ONLINE RESOURCES:  Via the PDDC website, I will continue to provide weekly updates of my PDDC diagnoses (the Wisconsin Disease Almanac), as well as web articles (hopefully monthly, but frequency will depend on clinic sample volume).  Also check out the revised and rebranded UW Plant Disease Facts (formerly the plant disease-related titles of the University of Wisconsin Garden Facts).  I am also working on converting some of my in-person talks [Fundamentals of Plant Diseases and The Science (and Art) of Plant Disease Diagnosis] into online training modules with voiceovers.  As these new resources become available, I will announce their availability via Twitter, Facebook (@UWPDDC), or via my clinic listserv, UWPDDCLearn (email me to subscribe to this).

CONSULTATIONS:  As always, if you have questions about plant diseases, feel free to contact me by phone at (608) 262-2863 or email at pddc@wisc.edu.

Stay safe everyone and all the best for 2022!

Thyronectria Canker

What is Thyronectria canker?  Thyronectria canker is a common fungal disease of honeylocust (Gleditsia triacanthos), occurring wherever this tree is grown.  Black locust (Robinia pseudoacacia) and Kentucky coffeetree (Gymnocladus dioicus) have also been reported to be susceptible to the disease.  Thyronectria canker is non-lethal and typically causes relatively minor damage to affected trees.

Thyronectria canker leads to sunken areas on honeylocust branches that are peppered with black spots.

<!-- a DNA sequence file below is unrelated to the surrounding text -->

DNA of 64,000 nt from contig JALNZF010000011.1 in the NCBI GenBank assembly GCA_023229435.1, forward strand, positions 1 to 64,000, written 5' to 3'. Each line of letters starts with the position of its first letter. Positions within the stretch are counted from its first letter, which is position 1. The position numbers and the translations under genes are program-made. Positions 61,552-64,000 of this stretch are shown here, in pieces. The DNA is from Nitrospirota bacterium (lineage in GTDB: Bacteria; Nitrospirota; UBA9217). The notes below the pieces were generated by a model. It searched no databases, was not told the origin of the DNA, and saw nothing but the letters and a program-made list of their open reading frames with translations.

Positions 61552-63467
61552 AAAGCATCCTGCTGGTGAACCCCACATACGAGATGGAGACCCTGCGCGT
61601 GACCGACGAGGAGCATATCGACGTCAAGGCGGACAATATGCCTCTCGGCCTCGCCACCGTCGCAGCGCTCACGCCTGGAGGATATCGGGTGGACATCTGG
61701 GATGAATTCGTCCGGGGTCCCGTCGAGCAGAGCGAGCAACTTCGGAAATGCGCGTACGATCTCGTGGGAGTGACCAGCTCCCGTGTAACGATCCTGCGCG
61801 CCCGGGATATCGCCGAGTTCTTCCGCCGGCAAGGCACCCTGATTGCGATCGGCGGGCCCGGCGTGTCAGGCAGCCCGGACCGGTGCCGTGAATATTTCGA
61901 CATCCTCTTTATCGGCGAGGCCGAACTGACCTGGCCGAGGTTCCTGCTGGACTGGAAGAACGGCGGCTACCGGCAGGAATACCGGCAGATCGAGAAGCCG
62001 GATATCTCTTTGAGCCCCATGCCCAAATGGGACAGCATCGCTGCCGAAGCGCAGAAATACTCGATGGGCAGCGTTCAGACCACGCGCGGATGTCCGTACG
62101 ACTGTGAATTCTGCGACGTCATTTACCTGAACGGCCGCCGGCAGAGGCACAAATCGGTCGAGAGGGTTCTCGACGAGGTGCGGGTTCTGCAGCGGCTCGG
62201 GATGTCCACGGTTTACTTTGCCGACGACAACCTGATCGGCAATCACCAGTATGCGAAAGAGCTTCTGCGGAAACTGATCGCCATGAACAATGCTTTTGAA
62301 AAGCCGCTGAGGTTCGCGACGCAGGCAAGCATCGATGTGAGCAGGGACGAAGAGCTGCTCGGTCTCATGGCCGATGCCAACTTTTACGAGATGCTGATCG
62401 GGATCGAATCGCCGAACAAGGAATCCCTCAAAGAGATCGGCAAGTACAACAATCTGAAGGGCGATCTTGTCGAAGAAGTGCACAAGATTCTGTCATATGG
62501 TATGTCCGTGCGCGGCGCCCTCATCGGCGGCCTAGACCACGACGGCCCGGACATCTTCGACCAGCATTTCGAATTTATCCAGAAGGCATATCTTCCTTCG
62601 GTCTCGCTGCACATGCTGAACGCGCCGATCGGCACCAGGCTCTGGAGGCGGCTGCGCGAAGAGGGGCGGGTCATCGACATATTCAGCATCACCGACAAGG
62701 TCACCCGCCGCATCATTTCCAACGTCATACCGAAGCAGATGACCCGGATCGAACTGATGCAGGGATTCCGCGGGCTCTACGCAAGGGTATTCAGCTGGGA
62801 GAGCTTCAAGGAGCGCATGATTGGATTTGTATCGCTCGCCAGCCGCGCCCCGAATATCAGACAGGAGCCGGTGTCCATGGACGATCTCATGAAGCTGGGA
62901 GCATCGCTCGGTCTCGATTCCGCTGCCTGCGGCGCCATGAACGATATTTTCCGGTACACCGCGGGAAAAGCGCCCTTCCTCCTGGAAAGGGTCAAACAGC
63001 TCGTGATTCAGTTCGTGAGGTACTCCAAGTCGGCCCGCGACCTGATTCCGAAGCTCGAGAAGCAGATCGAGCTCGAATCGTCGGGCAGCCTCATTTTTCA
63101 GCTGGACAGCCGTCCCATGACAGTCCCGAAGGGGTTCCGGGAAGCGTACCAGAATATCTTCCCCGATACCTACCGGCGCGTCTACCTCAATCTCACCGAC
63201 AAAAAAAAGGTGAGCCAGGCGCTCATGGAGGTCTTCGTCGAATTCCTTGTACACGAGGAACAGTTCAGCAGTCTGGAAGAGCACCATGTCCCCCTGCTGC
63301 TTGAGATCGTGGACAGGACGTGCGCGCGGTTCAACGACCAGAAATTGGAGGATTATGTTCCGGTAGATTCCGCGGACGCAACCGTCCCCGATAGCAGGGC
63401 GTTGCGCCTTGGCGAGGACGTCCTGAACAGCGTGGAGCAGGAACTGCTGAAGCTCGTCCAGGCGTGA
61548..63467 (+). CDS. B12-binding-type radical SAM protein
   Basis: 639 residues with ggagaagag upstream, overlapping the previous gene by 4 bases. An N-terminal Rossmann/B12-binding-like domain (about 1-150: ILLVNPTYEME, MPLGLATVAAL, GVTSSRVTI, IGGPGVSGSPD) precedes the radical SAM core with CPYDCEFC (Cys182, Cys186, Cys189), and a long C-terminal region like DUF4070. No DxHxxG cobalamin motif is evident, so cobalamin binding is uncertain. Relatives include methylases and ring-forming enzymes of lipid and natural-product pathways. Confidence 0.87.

Thyronectria canker leads to sunken areas on honeylocust branches that are peppered with black spots.

What does Thyronectria canker look like?  Thyronectria canker causes branch dieback.  Affected branches are typically relatively small in diameter (approximately one inch or less), although larger branches can become infected.  On smaller branches, distinct sunken areas (cankers) form at the point of infection.  Within the sunken area, small dark-brown to black spots are typically visible.

Where does Thyronectria come from?  Thyronectria canker is caused by the fungus Thyronectria austoamericana (sometimes written Thyronectria austo-americana).  The spots visible within the sunken areas on infected branches are clusters of fruiting bodies (i.e., reproductive structures) of the fungus.  These structures produce multicelled, light- to medium-brown spores that, when released, can blow to susceptible trees, leading to new infections.  Long periods of wet weather are favorable for infection to occur.

How do I save a tree with Thryronectria canker?  Remove infected branches by pruning four to six inches below obviously infected areas on branches.  Be sure to prune only when it is dry, and be sure to disinfest pruning tools between cuts by treating them for at least 30 seconds with 70% alcohol (e.g., rubbing alcohol straight out of the bottle), spray disinfectants (as long as they contain 60 to 70% alcohol) or 10% bleach.  If you use bleach, be sure to thoroughly rinse and oil tools after you are done pruning to prevent rusting.  Dispose of branches by burning (where allowed) or burying them.  DO NOT use fungicides for control of this disease.